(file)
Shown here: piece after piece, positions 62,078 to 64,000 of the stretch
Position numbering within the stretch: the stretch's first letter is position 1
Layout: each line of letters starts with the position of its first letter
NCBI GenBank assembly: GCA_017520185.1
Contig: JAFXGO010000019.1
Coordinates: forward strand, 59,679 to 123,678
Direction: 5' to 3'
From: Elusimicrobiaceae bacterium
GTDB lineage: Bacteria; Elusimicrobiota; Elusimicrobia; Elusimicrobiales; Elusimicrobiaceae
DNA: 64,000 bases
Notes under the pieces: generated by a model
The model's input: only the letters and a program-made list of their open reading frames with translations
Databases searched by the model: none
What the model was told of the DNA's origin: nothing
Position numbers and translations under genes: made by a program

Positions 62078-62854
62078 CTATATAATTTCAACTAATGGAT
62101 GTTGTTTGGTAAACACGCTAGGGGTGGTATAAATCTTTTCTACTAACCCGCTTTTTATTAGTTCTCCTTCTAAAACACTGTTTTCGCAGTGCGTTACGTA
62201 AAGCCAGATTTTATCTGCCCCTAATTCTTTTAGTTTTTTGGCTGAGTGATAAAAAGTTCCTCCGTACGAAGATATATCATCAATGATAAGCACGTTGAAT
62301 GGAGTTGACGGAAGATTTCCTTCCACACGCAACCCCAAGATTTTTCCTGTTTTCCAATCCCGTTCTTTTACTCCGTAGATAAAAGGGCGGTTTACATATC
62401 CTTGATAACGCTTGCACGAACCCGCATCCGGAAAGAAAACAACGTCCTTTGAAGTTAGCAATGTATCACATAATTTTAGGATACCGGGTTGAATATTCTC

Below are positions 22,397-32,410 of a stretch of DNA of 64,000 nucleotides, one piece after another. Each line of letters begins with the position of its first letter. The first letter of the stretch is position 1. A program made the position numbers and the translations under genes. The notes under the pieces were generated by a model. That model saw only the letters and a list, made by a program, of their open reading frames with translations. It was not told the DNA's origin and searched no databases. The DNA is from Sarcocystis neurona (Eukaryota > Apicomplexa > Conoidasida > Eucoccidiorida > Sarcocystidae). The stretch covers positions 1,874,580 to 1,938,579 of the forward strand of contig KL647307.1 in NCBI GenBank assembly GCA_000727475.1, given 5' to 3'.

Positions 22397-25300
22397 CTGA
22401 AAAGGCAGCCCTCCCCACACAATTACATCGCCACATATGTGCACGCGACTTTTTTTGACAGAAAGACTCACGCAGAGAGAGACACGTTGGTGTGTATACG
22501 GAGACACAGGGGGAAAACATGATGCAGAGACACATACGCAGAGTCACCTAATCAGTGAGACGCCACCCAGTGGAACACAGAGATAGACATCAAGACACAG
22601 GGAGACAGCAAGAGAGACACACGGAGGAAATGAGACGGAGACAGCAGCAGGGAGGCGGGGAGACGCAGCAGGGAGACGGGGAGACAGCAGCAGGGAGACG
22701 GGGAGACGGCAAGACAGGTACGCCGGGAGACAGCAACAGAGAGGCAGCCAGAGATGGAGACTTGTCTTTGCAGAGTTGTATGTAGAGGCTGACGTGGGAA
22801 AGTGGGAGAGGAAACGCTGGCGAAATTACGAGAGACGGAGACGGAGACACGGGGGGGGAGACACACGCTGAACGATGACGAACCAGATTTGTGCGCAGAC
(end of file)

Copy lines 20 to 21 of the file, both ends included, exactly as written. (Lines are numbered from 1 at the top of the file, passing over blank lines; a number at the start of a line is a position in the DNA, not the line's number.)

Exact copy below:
62301 GGAGTTGACGGAAGATTTCCTTCCACACGCAACCCCAAGATTTTTCCTGTTTTCCAATCCCGTTCTTTTACTCCGTAGATAAAAGGGCGGTTTACATATC
62401 CTTGATAACGCTTGCACGAACCCGCATCCGGAAAGAAAACAACGTCCTTTGAAGTTAGCAATGTATCACATAATTTTAGGATACCGGGTTGAATATTCTC